In an effort to slash its liabilities, Stockton is notifying its employees that their retiree health insurance coverage is about to be cancelled. And, Nicole says, this is no coincidence
Under ObamaCare, the promise ran, if you have coverage you like, you’ll be able to keep it. That turned out, of course, to be untrue. Now everyone from businesses to unions is scrambling to find a survival strategy before the law’s implementation come January.
New Yorkers will be hit with $1.7 billion in new federal taxes on private health insurance under the Affordable Care Act in 2014, the Conference of Blue Cross and Blue Shields estimates in this new report.
Governor Cuomo’s office has issued a press release boasting that the state Department of Financial Services has turned down $500 million in proposed private health insurance premium increases. But here’s the thing: New York State is also imposing more than $4 billion a year in taxes and assessments on private health insurance, mainly to subsidize Medicaid and other public insurance programs through the Health Care Reform Act (HCRA) budget.
For a second time, Governor Cuomo has vetoed a bill that would require the state to reimburse New York City for retiree health benefits paid to former employees of the bankrupt New York City Off-Track Betting Corp. (OTB). That’s good. Unfortunately, once again, he has left the door open to signing the bill in the future. And that’s troubling.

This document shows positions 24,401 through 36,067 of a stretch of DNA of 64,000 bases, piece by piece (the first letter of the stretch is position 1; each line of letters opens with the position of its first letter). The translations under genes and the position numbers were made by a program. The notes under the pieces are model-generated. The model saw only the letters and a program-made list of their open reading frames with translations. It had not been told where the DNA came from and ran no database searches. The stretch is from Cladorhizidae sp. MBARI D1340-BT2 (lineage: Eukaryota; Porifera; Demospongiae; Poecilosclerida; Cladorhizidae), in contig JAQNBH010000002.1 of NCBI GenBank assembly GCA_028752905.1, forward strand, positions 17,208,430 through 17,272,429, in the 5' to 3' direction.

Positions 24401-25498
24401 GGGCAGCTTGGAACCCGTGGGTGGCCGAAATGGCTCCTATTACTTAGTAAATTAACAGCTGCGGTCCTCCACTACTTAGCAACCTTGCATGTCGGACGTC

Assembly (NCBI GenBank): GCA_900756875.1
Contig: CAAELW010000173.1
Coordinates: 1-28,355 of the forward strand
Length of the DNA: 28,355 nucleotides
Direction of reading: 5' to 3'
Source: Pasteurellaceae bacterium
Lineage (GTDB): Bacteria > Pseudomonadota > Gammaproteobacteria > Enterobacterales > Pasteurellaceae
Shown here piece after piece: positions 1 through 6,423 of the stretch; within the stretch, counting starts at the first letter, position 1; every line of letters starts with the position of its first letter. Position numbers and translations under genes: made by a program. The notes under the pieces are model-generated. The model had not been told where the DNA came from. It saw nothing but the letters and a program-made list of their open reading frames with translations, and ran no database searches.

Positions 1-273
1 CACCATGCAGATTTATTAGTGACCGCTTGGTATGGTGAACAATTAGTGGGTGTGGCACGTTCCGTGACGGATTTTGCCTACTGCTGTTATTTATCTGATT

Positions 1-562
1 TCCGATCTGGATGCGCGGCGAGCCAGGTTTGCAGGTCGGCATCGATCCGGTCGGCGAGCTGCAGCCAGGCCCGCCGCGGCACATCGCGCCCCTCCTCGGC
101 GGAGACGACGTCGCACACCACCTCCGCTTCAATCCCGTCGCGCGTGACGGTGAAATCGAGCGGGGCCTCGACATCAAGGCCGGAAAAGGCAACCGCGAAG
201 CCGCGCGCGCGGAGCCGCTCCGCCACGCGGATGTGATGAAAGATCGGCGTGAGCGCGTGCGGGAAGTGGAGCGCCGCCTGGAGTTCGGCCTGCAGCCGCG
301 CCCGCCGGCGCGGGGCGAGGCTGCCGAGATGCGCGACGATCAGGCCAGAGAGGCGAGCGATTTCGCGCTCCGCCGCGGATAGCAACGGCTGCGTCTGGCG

New York’s Medicaid program is now testing, on a small and limited scale, giving people financial incentives and requiring compliance in changing their behavior. The approach has promise — if done right; it’s important to keep in mind the lessons of welfare reform.
New York has the nation's largest Medicaid program, serving over 5 million enrollees at a cost of $54 billion annually. But a small percentage of Medicaid patients, with chronic medical and behavioral health diseases account for a disproportionate share of the program's total spending. "Taking Ownership: The Patient's role in Medicaid" profiles some reforms largely overlooked in the state's redesign, healthcare experts from around the state participated in a panel discussion hosted by the Empire Center.
New York State can save money and improve health outcomes in its $54 billion Medicaid program by giving patients more incentive to “take ownership” of their own healthcare, according to a new report released today by the Empire Center for Public Policy.